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By Mallika Mitra
June 16, 2020
Calum Heath for Money

Just because you can start going back to the office doesn’t mean you want to — or that you necessarily have to.

Across the country, states are loosening up the restrictions they implemented to slow the spread of the coronavirus. If your office hasn’t opened back up yet, there’s a chance it will soon.

Some companies have taken the leap to a permanent work-from-home model. Twitter and Square led the tech industry in this change, telling employees in May that they can continue to work from home after the pandemic. Shopify and Upwork followed suit.

“Office centricity is over,” Shopify CEO Tobi Lutke tweeted.

Maybe working from home will become the new normal — but for now, these companies are the exceptions, not the rule. So if you want a commute-free work life, you’ll likely have to ask for it.

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The good news is, navigating that conversation with your boss is “more opportune now than any time in history,” says negotiation expert Ted Leonhardt. Here’s how to do it.

Know what you’re talking about

Knowledge is power — so gather as much of it as you can before setting up a meeting with your supervisor.

Stay on top of the messages your executives are putting out, Leonhardt says. If your company issues a press release with a line about how upper management is trying to cut costs, think about how having you work remotely might help them save money. If they seem concerned about productivity, consider how you can prove that you’ve been doing more in less time since leaving the office. Maybe your workday can start earlier because you don’t have to commute, or you have fewer distractions in your home office.

You might also try reaching out to coworkers and trusted mentors at the company to see if you can gather intel on management’s plan to come back to work.

“Understand what the company’s overall strategy is in the world,” Leonhardt says. “Align your desire to work from home with company goals.”

Write a proposal – whether or not you plan to send it

Mapping out exactly what you want to say ahead of time is a good move, even if you don’t plan on sharing what you write with your boss, says Lynn Berger, a career counselor and coach.

In this proposal, document all of the best work you’ve done while telecommuting, with specifics about how efficient you’ve been, she says.

Follow that with a few lines about your plan for the future, and how it will have a positive impact on the company — whether that’s tied to your lack of a commute, fewer office expenses, or otherwise.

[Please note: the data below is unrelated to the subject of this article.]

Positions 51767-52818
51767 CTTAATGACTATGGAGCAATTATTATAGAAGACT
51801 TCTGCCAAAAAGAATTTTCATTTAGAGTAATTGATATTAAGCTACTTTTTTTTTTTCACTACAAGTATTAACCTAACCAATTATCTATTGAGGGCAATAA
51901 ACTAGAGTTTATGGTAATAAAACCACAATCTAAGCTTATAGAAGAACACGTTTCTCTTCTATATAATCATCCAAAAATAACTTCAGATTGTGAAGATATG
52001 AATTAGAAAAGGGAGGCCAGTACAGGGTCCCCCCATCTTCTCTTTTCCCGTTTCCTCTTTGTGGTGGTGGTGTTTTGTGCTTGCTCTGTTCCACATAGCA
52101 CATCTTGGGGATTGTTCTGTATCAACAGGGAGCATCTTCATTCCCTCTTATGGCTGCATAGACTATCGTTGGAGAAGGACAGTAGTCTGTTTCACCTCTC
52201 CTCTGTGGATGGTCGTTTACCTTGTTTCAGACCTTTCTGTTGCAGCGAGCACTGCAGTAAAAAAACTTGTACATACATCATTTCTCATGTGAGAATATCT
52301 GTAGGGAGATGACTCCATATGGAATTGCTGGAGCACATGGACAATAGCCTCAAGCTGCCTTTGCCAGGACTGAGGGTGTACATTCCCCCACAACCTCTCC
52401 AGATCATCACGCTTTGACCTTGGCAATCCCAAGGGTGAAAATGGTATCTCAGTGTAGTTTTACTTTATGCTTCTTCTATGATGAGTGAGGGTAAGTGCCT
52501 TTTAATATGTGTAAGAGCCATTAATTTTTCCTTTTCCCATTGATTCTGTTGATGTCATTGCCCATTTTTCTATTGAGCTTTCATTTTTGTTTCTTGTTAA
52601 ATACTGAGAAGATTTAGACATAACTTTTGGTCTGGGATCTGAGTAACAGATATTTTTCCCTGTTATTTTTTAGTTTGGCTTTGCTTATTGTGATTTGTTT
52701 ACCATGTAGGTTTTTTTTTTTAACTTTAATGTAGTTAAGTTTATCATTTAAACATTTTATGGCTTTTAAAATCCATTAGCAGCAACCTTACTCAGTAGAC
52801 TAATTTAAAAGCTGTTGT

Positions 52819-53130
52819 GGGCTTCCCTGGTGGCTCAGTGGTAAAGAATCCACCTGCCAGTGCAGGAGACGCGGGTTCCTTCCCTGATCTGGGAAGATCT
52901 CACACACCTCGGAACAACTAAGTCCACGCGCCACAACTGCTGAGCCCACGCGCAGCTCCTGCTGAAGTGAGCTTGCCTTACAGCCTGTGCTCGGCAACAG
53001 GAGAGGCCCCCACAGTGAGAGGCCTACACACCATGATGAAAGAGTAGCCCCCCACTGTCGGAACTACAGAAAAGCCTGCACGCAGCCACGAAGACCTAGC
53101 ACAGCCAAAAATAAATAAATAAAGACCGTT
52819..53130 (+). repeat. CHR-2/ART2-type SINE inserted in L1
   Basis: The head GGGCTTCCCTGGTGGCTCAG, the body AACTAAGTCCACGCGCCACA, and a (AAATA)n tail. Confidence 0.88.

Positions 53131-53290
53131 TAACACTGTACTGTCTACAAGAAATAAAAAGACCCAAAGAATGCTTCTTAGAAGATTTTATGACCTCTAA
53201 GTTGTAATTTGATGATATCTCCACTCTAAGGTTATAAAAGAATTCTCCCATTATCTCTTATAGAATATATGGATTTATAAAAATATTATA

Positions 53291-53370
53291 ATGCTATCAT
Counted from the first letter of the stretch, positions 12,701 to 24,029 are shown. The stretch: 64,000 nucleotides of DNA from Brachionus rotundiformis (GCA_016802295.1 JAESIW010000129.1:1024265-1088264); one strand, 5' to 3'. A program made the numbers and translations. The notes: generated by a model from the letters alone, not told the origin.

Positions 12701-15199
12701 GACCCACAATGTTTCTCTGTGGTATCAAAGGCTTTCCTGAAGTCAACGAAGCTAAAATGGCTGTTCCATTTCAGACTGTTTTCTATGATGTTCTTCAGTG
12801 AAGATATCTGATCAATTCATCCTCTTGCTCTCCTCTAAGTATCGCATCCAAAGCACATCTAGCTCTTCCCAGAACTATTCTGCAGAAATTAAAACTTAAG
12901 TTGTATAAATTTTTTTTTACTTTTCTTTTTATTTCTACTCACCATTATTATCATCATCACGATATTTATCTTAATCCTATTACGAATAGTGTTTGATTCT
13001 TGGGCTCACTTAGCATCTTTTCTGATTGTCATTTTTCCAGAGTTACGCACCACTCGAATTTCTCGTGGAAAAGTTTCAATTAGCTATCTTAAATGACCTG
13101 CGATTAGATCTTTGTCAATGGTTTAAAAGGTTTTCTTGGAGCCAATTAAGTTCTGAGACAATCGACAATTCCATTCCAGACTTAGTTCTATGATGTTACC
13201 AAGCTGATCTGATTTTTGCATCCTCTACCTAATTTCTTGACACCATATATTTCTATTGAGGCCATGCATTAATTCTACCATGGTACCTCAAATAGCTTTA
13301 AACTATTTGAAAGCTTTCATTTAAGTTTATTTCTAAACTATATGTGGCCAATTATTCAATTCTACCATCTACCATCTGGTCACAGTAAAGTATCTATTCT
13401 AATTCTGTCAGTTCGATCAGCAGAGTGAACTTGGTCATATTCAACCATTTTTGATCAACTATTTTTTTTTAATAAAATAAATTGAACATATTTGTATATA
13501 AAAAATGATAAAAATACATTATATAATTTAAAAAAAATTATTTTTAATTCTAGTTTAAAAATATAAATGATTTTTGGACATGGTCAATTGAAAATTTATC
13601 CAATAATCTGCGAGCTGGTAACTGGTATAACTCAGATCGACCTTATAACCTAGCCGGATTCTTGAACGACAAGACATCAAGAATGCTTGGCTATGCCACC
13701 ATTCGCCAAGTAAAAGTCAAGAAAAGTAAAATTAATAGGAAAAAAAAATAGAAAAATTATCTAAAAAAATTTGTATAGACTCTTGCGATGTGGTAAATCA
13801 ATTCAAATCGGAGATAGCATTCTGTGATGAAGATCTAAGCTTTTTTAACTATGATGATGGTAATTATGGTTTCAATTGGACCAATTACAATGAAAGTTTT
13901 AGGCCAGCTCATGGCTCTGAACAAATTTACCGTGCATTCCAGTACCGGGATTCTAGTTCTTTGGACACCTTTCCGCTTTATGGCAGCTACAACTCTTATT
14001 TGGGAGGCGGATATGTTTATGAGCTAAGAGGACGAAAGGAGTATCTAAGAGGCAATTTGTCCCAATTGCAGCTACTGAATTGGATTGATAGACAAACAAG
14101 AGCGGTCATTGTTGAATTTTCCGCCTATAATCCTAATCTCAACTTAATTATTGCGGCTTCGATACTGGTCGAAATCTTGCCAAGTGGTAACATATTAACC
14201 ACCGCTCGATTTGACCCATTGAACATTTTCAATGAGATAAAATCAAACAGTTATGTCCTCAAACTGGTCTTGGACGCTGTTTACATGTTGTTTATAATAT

“You want to emphasize the win-win,” Berger says.

You don’t have to share the actual written proposal with your boss, but it could be a good idea if your company relies heavily on documentation.

At the very least, it’s good to review all the great things you’ve recently done before broaching the topic with your boss, as it “preloads your frontal lobe with a sense of accomplishment” and “makes you feel good and worthy,” Leonhardt says.

Suggest a trial period

Consider asking for a three-month trial of working from home while the rest of the office opens.

Keep the focus on performance and productivity when suggesting the trial, says Paul Wolfe, senior vice president of human resources at Indeed. Offer to set milestones or OKRs (objectives and key results) that will keep you on track as you’re working remotely, he adds.

You also can offer to dip your toes in with a trial of two or three days a week. But avoid asking to work from home Monday and Friday out of the gate, Wolfe cautions.

“A boss might think you just want to take it easy on the days before and after the weekend,” he says.

Get some (digital) face time

Leonhardt once had a client who was up for a job at a big university, he says. The school flew her out for an interview, and she spent an entire weekend meeting potential colleagues. She got an offer, but promptly had it rescinded — all because of an email.

This client, Leonhardt says, sent a note outlining 10 questions she had about the offer, which, to the university, sounded like 10 demands. His advice? Next time, discuss it in a phone call.

Negotiating is uncomfortable, so it’s common for people to put it off, or put it in an email. But this is “a delicate issue and you need to be able to see their reactions,” he says.

“You’re not pitching them,” Leonhardt adds. “What you’re doing is having a conversation about how you can make this work for both of you.”

You know you can work from home — after all, you’ve been doing it successfully for months. Hopefully your boss does too.

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Advertiser Disclosure

The purpose of this disclosure is to explain how we make money without charging you for our content.

Our mission is to help people at any stage of life make smart financial decisions through research, reporting, reviews, recommendations, and tools.

Earning your trust is essential to our success, and we believe transparency is critical to creating that trust. To that end, you should know that many or all of the companies featured here are partners who advertise with us.

Our content is free because our partners pay us a referral fee if you click on links or call any of the phone numbers on our site. If you choose to interact with the content on our site, we will likely receive compensation. If you don't, we will not be compensated. Ultimately the choice is yours.

Opinions are our own and our editors and staff writers are instructed to maintain editorial integrity, but compensation along with in-depth research will determine where, how, and in what order they appear on the page.

To find out more about our editorial process and how we make money, click here.

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